It’s also just fun to hear a little something new, pleasant and unexpected every once in a while. Like the umlauts over Chloë Sevigny’s name: Unexpected but so glad it’s here.
3. Andrew Durand’s ad-libbing at the end of “Mad About You.”
During the show, “Mad About You” has its own pre-prise, where Durand’s Musidorus tries pitifully to convey his love for Philoclea in front of her entire family, to no avail, before following it up with a fantastic real version of the song.
He’s super pop-singer in the recording, which I’m kind of iffy on until he’s actually singing the high notes during the chorus at the end, at which point I appreciate how almost Belinda Carlisle-y it is.
But then the end. THE END.
Instead of just fading out like normally, Durand follows up his “I’m coming, Philoclea!” with “Oh man, we’re still…?” and continues singing.
“Sorry, I tripped over a sheep!” was probably the last thing I could catch before the track actually faded out.
4. The tight and complex harmonies during “Good Girl.”
I tend to tune out “Good Girl.”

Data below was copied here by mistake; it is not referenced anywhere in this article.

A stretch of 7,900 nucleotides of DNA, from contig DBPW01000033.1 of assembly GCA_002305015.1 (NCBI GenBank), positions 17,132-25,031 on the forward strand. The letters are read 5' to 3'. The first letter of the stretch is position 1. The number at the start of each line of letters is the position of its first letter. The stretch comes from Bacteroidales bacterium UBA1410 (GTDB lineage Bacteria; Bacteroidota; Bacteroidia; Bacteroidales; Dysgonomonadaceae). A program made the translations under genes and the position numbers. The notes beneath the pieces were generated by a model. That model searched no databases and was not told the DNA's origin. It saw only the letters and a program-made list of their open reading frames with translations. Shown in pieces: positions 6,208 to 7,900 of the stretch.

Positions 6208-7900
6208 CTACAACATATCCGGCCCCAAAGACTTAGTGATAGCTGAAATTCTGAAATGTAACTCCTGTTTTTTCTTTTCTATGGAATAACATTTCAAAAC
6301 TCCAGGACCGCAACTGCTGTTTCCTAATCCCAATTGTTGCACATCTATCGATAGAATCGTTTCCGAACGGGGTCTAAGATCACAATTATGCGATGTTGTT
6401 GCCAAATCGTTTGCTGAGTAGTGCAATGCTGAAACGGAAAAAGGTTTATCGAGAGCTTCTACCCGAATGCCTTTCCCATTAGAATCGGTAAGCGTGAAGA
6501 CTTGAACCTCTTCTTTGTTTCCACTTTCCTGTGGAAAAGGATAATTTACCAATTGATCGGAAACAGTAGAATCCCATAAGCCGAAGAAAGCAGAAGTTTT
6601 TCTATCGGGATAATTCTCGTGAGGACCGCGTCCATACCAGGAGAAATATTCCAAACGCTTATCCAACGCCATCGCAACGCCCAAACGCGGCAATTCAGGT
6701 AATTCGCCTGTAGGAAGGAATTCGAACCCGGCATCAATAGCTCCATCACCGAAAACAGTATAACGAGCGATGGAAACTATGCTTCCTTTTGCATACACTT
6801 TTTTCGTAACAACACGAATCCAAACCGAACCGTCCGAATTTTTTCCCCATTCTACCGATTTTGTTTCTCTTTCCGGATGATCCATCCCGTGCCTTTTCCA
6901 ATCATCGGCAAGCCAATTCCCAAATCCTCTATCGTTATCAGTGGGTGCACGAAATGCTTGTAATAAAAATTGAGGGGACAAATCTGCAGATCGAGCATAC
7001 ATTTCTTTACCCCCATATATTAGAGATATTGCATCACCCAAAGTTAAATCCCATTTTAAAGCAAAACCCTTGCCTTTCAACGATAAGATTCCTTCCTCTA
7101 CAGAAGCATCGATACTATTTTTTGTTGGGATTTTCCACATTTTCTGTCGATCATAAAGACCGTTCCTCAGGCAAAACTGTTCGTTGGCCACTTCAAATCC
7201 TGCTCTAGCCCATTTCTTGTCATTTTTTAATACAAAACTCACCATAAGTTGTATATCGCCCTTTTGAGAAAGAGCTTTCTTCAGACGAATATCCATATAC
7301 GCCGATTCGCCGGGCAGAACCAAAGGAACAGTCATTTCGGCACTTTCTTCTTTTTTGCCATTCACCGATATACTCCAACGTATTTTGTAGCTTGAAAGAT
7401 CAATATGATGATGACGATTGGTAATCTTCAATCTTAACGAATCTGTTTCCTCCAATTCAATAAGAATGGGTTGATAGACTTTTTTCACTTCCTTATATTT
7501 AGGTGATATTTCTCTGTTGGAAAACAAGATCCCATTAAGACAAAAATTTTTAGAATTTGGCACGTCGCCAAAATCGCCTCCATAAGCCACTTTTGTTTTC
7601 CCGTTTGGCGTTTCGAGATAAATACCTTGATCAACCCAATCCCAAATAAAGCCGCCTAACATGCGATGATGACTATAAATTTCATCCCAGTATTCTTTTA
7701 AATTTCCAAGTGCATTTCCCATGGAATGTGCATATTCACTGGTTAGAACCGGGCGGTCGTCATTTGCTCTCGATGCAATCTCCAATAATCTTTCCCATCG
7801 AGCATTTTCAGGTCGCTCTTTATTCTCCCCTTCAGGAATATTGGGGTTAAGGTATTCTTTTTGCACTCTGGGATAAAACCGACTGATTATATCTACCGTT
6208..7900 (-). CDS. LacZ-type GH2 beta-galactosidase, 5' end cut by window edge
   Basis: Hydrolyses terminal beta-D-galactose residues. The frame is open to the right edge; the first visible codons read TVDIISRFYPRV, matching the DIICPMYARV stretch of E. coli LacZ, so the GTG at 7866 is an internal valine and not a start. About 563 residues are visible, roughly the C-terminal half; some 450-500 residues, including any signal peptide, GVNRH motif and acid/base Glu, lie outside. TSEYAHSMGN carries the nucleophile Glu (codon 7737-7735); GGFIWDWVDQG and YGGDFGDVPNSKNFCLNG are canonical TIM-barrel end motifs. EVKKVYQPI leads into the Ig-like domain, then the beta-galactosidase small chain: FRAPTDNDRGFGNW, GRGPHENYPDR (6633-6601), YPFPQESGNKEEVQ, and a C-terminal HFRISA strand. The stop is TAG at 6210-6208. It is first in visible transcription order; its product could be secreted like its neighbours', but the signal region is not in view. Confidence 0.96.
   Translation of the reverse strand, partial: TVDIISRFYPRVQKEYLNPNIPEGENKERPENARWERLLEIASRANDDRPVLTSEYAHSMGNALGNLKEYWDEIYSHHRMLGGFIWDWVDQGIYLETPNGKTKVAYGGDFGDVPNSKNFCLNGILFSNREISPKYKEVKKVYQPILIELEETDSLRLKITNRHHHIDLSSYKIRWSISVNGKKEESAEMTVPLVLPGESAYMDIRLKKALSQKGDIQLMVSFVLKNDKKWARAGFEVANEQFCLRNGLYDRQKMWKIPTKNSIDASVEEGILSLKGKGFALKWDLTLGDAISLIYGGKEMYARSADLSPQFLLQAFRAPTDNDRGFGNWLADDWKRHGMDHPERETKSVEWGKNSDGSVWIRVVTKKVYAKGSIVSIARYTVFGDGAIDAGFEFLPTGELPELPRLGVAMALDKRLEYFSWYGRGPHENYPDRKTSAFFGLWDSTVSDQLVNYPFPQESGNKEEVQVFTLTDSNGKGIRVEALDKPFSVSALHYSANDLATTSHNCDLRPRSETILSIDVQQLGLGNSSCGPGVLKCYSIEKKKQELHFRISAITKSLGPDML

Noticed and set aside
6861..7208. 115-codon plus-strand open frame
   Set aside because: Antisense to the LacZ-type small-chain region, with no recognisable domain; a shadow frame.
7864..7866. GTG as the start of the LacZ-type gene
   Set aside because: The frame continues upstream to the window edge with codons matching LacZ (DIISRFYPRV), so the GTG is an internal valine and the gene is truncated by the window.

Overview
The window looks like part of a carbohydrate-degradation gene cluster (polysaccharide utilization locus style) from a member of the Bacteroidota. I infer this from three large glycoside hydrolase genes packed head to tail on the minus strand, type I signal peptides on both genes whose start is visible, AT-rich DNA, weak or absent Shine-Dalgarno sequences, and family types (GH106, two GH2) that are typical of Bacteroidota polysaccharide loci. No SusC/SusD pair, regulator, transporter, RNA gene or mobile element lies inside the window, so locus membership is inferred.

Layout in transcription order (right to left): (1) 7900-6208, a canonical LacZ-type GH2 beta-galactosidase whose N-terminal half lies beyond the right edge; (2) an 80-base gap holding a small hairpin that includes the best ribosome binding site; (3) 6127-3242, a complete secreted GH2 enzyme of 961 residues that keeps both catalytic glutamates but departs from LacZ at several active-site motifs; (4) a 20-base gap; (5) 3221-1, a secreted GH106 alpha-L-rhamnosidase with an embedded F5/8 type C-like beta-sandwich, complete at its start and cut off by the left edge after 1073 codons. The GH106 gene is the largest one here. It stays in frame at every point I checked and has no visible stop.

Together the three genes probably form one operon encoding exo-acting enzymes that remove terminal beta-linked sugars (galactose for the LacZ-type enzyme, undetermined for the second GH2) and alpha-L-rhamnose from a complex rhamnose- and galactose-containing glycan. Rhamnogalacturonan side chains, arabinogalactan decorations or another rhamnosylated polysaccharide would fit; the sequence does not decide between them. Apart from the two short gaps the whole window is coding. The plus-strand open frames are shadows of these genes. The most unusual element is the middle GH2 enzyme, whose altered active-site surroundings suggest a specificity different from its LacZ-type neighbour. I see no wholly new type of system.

But in taking a good listen, I never really realized how tough those harmonies and moving vocal parts during the song. What great work by Tom Kitt, who orchestrated and arranged the show.
And it’s all PERFECTLY IN TUNE. Like WHAT. (I know, the magic of the studio). It all adds up to reveal notes and words that I have never heard before.
And truthfully, this version of the song is listenable for me.
5. Taylor Iman Jones rocking out during the end of “Automatic Rainy Day.”
“Automatic Rainy Day” drops my favorite line about taking “a pleasure cruise to Lesbos,” but the track is so good I’m willing to let it slide.
Taylor Iman Jones’ Mopsa lets her emotions out with Bonnie Milligan’s Pamela, and gives us a really great “automatic rrrrrainy day” where she growls before it and lands on the word “day” like she’s straight out of a rock band from the 80s.
Regardless, it’s awesome. Rock on.
6. The sneaky key change in “Our Lips are Sealed.”
The producers did a great job of not giving a way too much plot in the songs on the album (perhaps, almost to a fault? Idk, I have my thoughts), while still making the songs work well without them.
One such instance is “Our Lips are Sealed,” which is a high point of drama for the show involving Pythio’s prophecy. After the bridge with Mopsa and Pamela, the song makes us think we’re going to hear from Peppermint, but slyly gives us a quick four-chord modulation on the guitar before launching into the chorus.
(Also, the key change when the whole ensemble comes in at the end of the song is my favorite moment in the entire show. It’s chilling.)
7. The rhythm guitar in every verse of “Head Over Heels.”